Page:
So does the text not match the audio?
Or is it normal to pronounce it differently than if the word would stand alone?
We often don't pronounce diacritics at the end of sentences, and the makers of the course are trying to strike a balance between Modern Standard Arabic and spoken Arabic, so they sometimes drop that sound, too.
It's confusing, though. With this sentence, the "nunation" is used in the sentence in the exercise but not above in this discussion's "blue" sentence; and the tanwiin (vowel) was not even shown when the "-un" sound was made.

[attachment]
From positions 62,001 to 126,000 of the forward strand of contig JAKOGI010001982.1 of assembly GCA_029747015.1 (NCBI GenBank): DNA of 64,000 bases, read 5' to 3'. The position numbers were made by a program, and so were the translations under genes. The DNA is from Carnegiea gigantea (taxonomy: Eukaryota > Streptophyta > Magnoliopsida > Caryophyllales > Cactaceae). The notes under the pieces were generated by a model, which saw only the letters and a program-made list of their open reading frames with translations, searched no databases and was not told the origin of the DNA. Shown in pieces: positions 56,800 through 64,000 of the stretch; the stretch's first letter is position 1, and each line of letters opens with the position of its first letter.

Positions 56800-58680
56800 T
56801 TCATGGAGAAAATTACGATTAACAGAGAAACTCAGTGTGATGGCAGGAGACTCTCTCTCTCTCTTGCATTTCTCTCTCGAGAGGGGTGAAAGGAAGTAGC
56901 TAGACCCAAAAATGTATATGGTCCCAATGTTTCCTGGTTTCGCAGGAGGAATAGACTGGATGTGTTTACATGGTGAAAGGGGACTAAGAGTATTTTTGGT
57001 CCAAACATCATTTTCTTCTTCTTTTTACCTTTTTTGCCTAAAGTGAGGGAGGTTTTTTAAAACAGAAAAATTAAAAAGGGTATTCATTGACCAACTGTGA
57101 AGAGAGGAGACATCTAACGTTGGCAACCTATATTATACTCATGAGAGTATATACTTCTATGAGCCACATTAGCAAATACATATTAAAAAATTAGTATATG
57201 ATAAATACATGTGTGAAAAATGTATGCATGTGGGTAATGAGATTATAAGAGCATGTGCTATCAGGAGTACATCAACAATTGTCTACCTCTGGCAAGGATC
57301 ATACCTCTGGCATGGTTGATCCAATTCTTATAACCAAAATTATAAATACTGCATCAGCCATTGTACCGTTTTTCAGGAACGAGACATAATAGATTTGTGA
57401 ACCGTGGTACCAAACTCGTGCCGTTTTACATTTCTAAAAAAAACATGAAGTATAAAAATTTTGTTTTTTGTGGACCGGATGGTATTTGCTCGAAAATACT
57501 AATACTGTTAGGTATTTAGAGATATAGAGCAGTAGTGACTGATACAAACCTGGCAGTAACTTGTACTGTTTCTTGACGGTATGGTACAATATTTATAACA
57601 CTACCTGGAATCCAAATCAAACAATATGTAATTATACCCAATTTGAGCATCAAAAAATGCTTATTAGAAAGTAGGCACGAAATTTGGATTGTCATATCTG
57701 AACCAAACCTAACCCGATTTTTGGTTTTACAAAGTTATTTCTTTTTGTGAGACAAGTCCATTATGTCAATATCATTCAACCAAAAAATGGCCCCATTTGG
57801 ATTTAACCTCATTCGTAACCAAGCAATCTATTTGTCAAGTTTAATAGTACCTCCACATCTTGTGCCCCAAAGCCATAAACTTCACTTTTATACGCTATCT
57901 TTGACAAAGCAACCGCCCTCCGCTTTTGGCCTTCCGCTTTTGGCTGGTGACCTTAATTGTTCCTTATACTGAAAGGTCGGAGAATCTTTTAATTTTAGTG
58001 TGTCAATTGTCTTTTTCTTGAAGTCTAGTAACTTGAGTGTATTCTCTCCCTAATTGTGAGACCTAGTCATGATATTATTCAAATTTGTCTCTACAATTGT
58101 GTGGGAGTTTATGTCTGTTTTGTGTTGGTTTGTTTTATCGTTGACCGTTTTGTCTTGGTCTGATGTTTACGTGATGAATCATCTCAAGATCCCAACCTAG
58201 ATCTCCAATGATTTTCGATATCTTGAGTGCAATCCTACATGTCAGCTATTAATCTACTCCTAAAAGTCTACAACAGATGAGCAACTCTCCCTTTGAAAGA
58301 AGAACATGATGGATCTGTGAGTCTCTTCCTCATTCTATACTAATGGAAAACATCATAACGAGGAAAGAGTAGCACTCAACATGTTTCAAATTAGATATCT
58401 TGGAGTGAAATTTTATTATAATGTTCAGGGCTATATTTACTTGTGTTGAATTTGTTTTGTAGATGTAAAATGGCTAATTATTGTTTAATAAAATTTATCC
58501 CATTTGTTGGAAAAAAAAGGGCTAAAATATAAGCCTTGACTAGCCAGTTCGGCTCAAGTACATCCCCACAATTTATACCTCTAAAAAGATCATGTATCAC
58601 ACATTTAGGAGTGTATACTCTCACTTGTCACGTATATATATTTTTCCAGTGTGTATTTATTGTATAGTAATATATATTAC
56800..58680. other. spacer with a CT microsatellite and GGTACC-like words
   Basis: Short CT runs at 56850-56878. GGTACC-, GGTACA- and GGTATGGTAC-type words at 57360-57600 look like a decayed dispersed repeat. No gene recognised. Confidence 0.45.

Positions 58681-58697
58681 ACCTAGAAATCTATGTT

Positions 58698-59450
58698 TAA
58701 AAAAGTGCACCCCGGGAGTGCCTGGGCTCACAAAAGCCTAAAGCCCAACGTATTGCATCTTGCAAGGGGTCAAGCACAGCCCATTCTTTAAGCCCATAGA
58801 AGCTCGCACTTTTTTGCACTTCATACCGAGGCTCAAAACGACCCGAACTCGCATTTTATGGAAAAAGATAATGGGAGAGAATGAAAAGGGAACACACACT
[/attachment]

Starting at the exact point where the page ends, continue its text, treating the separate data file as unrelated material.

When I clicked on the blue sentence at the top of this page, three phrases were pronounced in Arabic: big garage, big jacket, and big house. Garage and house had nunation but jacket did not, and there's no explanation why two had it and one did not. Is there a grammatical reason, is it a mistake, are they trying to show us both ways? But when the sentences are all "shuffled-up", why is an explanation not given to us about the reason for the shuffling?
We're playing with a deck of different grammatical rules and different pronunciations all shuffled together and no instructions on how the game is to be played.
So, @Umm_Yahya's version with diacritic in the end would be "baab un kabiir un"?